Swila Diary: While in Morocco, don’t fly, swim to Europe instead!


Melisa Saidia Beach Hotel in Morocco is a master-piece of architectural design overlooking the world ...
Melisa Saidia Beach Hotel in Morocco is a master-piece of architectural design overlooking the world famous Mediterranean Sea. (PHOTO/Isaac Swila/Citizen)

In Summary

  • On Friday, I put down the thrill and spills of my business travel to Morocco and here are more takeaways after I finally settled in the northeastern city of Berkane
  • From the short time I've been here, I've come to appreciate why they tabled a bid to host the 2026 World Cup finals, losing out to a joint bid by the Americas.Indeed this is a fast rising nation, keen to punch above its weight
Isaac Swila in Berkane, Morocco

On Friday, I put down the thrill and spills of my business travel to Morocco and here are more takeaways after I finally settled in the northeastern city of Berkane:

Morocco, a land of extreme beauty!

Morocco is a land of vast potential and extreme beauty. From the beautiful beaches to its north, kissing the Mediterranean Sea waters to to its desert, there is plenty to read and learn. Also, it boasts of an extensive infrastructure; widely connected by road, rail and air.

The service industry is equally top notch with five-star hotels dotting every corner of the vast land.

From the short time I’ve been here, I’ve come to appreciate why they tabled a bid to host the 2026 World Cup finals, losing out to a joint bid by the Americas. Indeed this is a fast rising nation, keen to punch above its weight.

Other than fly, here you can swim to Europe!

Yes, in Morocco, rather than book a flight, you can actually swim to Europe! At its narrowest point, the Strait of Gibraltar is just 14.5 kilometres from Spain. Here the African and European continents are so close that it’s actually possible to swim from one to another. This point has not become only popular but also a major tourist point.Hopefully I’ll swim to Europe before I return.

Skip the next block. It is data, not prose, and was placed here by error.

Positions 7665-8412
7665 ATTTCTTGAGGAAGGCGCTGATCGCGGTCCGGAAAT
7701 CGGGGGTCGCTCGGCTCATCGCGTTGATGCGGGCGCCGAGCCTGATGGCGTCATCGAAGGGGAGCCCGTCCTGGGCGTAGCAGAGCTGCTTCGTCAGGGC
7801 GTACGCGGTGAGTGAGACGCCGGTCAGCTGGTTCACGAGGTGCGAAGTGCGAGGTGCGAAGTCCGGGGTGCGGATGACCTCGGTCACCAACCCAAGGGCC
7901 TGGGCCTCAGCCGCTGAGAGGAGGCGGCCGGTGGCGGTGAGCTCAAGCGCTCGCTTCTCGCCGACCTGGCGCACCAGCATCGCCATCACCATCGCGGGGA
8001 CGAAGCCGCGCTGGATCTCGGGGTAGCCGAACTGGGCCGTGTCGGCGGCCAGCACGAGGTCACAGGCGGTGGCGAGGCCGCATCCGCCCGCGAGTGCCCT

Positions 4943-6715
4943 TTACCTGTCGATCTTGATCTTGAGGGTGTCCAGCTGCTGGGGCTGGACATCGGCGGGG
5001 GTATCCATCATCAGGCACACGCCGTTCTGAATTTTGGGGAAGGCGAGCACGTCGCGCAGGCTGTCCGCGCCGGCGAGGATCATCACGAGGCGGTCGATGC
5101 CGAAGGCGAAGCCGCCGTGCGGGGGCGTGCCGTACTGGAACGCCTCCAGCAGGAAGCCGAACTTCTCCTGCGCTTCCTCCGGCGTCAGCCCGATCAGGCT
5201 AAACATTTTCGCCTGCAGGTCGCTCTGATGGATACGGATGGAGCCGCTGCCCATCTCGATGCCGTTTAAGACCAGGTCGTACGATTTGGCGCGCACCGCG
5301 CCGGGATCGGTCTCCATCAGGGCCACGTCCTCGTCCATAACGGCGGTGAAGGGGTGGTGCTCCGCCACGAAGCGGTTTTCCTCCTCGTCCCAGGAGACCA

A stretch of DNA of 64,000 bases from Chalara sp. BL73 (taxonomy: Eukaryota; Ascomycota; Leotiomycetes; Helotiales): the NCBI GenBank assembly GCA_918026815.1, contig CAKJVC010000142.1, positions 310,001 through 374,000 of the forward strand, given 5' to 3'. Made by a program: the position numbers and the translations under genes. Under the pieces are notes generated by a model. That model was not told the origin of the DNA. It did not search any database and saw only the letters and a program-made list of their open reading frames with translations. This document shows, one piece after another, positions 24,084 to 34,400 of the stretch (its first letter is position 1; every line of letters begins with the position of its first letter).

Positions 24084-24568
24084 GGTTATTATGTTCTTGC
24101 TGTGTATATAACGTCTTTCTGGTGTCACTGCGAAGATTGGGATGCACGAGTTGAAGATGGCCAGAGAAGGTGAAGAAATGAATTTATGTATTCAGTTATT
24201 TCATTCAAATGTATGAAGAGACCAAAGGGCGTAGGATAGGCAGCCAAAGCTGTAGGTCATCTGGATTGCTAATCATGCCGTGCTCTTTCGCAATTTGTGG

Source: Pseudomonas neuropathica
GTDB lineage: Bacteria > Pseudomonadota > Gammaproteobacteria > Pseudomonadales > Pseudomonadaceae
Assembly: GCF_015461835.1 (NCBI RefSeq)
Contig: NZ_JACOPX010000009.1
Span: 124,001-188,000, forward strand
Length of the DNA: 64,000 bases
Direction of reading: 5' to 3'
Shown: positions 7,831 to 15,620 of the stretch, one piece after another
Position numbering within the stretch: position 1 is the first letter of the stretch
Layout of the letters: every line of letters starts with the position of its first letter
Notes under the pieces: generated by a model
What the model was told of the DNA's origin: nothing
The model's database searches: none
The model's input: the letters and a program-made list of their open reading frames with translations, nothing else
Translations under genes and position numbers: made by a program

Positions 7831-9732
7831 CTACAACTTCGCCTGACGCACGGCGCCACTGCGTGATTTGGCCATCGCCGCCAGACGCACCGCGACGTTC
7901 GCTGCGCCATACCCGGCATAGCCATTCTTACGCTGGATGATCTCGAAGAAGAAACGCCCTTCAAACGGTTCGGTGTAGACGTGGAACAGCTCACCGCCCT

Also, Morocco, like most European nations bar the UK keep right. But as someone deeply accustomed to driving on the left back at home in Kenya, I keep pinching myself whenever a driver makes the turns here.

But again the old adage, “Do as the Romans do” has kept me in check, not to mean I’ve tried myself on the wheels here.

Pizza, a prized delicacy at the dinner table

For the second successive time at the dinner table I’ve missed out on pizza! But why?Well, at my aboard, Melisa Saidia Beach Resort, cooks have been hard at work at both lunch and dinner hours but I’ve realised the queue at the pizza serving point is the longest. Why? Because to Moroccans, pizza is a cherished delicacy among kids and adults alike.

Yesterday while on the queue to get a share, my courtesy let me have the kid ahead of me have three pieces and before I knew it, the one piece left was grabbed by another man!

Since patience is not my second name, I all but gave up only to try my luck today and fall short again. At any given time the queue never ends and so I’ve decided to let it be.

For French and Arabic fans, Morocco is the place to be

Ever since I came here, I’ve had an easy and good time except my laptop running short of power and not being in a position to recharge it as the charging pots in this part of the world is made of two holes, not three as we are used to back home. In this regard I’ve a task of moving around the supermarkets in hunt of an adapter tomorrow before Sunday’s game between Berkane and Gor Mahia (if at all they make it here).

Secondly, with everything falling into place, the only major flaw is language barrier.Here, French and Arabic rule so my English and German hasn’t been of much help. In many cases I’ve been forced to summon my rather wanting sign language skills.

For instance, the day I landed at the Ousdja Airport, we drove in silence as my driver couldn’t manage a simple English word while I couldn’t manage French or Arabic.

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